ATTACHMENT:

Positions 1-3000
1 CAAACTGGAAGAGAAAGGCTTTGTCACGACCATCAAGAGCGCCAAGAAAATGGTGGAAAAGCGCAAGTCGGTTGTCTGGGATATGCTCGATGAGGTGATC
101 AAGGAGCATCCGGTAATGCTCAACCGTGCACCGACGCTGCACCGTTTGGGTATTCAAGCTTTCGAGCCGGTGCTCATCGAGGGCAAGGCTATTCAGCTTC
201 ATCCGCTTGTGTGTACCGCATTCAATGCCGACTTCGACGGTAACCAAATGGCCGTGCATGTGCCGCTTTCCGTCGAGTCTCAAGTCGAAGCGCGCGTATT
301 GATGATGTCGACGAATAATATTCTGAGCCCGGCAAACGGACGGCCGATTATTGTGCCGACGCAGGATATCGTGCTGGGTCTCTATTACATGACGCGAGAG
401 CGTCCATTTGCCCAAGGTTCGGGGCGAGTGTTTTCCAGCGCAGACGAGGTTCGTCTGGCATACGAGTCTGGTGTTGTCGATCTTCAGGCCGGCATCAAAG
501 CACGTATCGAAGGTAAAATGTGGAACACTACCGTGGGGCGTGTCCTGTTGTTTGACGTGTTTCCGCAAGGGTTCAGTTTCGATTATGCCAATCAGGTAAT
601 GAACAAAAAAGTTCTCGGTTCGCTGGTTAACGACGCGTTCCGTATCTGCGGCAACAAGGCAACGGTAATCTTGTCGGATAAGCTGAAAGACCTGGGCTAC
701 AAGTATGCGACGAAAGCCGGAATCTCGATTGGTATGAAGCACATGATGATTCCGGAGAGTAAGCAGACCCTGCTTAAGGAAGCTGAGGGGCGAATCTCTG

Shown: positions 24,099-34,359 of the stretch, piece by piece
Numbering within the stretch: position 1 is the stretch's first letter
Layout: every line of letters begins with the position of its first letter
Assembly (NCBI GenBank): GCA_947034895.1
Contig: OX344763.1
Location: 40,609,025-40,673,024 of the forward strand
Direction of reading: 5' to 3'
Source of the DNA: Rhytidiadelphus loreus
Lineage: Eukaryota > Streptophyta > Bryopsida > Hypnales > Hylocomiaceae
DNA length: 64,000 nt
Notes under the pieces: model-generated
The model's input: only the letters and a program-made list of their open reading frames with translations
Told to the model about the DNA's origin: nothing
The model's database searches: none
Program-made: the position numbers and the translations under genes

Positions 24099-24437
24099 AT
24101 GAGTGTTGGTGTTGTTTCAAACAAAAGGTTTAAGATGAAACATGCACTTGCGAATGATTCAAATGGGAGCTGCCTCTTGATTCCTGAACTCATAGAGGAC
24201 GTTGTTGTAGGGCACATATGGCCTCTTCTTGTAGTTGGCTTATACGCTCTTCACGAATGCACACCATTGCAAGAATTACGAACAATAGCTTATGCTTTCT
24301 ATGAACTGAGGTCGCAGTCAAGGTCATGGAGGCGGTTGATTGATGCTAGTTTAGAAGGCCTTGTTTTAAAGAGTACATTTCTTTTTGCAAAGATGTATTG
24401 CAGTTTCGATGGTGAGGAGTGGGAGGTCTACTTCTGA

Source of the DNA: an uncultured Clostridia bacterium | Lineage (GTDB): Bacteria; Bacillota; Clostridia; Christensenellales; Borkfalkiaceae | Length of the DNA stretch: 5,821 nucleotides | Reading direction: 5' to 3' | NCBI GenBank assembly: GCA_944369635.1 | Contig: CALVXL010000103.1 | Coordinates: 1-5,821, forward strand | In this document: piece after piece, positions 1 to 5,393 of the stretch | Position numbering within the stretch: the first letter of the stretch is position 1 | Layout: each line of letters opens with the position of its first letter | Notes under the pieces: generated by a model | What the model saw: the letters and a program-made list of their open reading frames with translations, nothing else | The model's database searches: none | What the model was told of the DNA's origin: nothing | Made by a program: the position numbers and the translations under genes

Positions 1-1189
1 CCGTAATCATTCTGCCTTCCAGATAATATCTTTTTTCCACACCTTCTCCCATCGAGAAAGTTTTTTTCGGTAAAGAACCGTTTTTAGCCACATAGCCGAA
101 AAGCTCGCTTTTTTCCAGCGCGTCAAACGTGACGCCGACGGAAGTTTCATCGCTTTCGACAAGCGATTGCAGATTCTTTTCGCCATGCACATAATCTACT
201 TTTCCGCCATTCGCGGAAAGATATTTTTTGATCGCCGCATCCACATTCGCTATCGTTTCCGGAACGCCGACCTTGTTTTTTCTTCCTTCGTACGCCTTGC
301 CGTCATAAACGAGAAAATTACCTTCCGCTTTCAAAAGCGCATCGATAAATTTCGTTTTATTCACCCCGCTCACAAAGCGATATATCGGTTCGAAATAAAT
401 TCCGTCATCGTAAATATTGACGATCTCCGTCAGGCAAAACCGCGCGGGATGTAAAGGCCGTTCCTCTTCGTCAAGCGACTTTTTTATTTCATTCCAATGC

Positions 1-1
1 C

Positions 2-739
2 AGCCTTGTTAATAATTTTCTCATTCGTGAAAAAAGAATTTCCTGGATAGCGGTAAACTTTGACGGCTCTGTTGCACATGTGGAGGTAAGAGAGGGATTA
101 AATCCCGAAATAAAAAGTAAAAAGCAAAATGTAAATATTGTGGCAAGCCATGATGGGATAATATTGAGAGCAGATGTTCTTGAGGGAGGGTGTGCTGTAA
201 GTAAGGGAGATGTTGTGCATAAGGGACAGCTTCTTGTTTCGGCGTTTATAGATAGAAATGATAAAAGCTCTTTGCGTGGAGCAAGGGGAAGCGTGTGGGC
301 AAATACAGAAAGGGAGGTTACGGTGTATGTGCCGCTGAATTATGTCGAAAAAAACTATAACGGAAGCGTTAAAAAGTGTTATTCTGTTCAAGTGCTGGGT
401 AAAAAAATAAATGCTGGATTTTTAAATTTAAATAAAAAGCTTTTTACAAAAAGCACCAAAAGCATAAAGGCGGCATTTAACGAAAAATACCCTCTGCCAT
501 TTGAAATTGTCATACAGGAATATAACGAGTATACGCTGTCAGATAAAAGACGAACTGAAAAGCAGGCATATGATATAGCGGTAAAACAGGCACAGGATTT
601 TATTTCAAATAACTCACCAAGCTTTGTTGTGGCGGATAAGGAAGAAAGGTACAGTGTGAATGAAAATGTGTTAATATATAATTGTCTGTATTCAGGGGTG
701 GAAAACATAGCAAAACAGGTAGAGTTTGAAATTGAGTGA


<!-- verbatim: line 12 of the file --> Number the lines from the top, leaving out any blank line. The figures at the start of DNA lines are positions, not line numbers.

Layout: every line of letters begins with the position of its first letter